Loudon farm gets USDA grant for beef, pork burger blend

Last modified: Wednesday, August 20, 2014
Carole Soule and Bruce Dawson of Miles Smith Farm in Loudon have created a burger they say has the ideal mix of flavor and fat.

Now, with the help of a $127,000 grant from the U.S. Department of Agriculture, they are ready to spread the word.

“Everybody confuses fat and flavor,” Bruce Dawson said yesterday. “We are looking at another way to get the fat and flavor in there in a different way.”

Soule and Dawson have partnered with local farms to create a blend of 55 percent grass-fed beef from Miles Smith with 45 percent pasture-raised pork. The new blend builds on the traditional grass-fed beef the farm said wasn’t as juicy or flavorful as the current version.

“This is a way to have it be healthy and still juicy,” said Dawson.

The idea behind “the burger that squeals with flavor” was one of 247 farm projects nationwide that received a portion of $25 million in U.S. Department of Agriculture Rural Development Value-Added Producer Grants announced yesterday. The grants are aimed at turning agriculture commodities into value-added products, and Miles Smith Farm plans to use the money to produce, distribute and promote the beef and pork burgers. U.S. Agriculture Secretary Tom Vilsack and U.S. Sen. Jeanne Shaheen were in Loudon yesterday to celebrate the grant.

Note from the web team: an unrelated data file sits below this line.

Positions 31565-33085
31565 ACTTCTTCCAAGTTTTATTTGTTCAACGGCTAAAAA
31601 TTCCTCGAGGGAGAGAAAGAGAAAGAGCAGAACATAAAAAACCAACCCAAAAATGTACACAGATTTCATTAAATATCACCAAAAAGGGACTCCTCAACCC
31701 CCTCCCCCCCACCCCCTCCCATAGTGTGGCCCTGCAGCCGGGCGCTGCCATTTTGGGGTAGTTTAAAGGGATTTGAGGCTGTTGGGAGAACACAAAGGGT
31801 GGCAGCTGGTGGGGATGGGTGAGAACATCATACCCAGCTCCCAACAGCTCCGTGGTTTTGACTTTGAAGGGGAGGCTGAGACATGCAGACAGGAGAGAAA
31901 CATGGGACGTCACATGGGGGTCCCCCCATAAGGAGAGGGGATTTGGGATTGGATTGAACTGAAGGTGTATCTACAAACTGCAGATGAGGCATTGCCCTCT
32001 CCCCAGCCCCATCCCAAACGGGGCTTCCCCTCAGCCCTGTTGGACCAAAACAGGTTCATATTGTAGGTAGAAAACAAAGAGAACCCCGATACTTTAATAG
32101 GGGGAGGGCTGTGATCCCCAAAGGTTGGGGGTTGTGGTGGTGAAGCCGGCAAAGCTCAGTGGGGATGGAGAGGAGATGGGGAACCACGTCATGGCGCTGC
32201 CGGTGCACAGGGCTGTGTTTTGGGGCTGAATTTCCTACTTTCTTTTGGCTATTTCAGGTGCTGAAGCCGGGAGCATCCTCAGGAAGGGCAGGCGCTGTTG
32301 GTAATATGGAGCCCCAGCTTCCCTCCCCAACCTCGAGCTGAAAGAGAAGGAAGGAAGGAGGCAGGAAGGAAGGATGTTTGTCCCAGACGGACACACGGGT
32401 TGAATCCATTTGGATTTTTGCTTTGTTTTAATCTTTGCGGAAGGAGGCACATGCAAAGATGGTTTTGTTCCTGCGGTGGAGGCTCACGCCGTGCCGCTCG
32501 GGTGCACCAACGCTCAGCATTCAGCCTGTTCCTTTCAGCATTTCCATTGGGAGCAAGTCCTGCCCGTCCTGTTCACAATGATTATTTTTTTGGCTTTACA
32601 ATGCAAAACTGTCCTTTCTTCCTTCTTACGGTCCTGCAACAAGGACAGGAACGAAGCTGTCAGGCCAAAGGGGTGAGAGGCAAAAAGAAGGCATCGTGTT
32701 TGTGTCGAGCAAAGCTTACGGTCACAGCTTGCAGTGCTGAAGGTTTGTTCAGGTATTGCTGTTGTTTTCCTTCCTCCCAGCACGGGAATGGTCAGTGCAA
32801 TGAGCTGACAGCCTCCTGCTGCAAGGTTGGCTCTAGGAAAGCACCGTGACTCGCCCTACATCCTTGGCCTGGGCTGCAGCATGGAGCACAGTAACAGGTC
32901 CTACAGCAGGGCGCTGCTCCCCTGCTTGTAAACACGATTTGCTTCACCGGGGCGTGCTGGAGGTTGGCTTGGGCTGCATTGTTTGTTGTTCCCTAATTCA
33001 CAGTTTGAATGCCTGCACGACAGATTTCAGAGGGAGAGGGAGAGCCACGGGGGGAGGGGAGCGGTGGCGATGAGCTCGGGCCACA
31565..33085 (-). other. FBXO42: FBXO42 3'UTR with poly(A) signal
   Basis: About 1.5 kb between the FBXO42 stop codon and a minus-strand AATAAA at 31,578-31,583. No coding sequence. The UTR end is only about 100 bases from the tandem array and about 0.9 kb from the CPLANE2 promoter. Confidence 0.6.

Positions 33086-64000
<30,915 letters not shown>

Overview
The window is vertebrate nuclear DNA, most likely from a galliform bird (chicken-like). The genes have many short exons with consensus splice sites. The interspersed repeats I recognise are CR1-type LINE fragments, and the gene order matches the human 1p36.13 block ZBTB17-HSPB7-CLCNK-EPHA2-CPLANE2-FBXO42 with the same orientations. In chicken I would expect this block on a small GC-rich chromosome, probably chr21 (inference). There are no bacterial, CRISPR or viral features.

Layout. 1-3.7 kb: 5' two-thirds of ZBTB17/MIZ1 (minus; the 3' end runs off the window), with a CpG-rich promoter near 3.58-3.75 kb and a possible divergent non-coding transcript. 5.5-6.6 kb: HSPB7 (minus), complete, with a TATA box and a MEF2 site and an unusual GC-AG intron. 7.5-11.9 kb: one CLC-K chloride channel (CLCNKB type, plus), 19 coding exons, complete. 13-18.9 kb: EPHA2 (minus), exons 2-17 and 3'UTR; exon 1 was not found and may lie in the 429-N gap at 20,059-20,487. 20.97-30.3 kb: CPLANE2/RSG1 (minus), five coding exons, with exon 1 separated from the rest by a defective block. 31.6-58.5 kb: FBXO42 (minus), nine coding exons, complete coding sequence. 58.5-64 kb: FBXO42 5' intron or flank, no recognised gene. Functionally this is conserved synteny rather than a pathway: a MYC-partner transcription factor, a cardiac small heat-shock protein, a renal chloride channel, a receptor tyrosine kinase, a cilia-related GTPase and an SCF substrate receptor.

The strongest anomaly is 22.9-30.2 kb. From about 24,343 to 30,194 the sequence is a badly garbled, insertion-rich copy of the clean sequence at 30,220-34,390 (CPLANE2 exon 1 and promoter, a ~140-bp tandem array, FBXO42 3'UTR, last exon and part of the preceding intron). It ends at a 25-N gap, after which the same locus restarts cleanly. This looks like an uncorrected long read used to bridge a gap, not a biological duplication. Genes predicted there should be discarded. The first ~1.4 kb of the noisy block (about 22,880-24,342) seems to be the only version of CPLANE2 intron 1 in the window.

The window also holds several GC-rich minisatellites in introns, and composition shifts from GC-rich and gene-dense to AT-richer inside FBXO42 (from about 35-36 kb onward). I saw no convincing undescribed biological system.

Sales of agriculture products contributed nearly more than $184 million to the state’s economy in 2012, according to the USDA.

“The local and regional food movement is no longer a movement. It is an integral part of American agriculture,” said Vilsack. “We tried to figure out ways we could provide help and assistance.”

The farm has already started making the beef and pork burgers, but marketing has proved difficult with no sales staff and no marketing budget. While not all of the beef is raised on-site, the farm purchases only cattle and antibiotic-free pork from local farms to fill the demand for locally raised meats. The grant, which requires matching money from the farm, will go toward advertisements and brochures, along with production.

“It helps us leverage our own dollars,” Soule said before yesterday’s press conference.

The USDA estimates that as a result of the grant, Miles Smith Farm will see an increase in revenue as a result of 10 new retail outlets carrying their products.

“As a local farm, we don’t have the resources to reach out and tell people what we have, so we have this great product and no way to spread the word,” said Soule. “This has given us a great opportunity to do that.”

This year’s award marks the third time the farm has received USDA grant money for business development assistance and marketing opportunities. Two years ago, they used grant money to expand the market for their beef trimmings by selling packages of seasoned, all-beef sausages to grocers in New Hampshire, Vermont and Massachusetts. Before that, the farm received a grant for economic planning that included a feasibility study of making and marketing meatballs.

Between 2009 and 2013, New Hampshire received $441,000 in Value-Added Producer Grants, which help agricultural producers generate new products with their goods, create and expand marketing opportunities and increase income.

“These help small farmers get out to the public what’s going on at a farm, and the kind of efforts that are under way, and the products and the foods that are produced,” said Shaheen, who worked on the updated 2014 Farm Bill in Congress.

(Iain Wilson can be reached at 369-3313 or iwilson@cmonitor.com or on Twitter@iainwilsoncm.)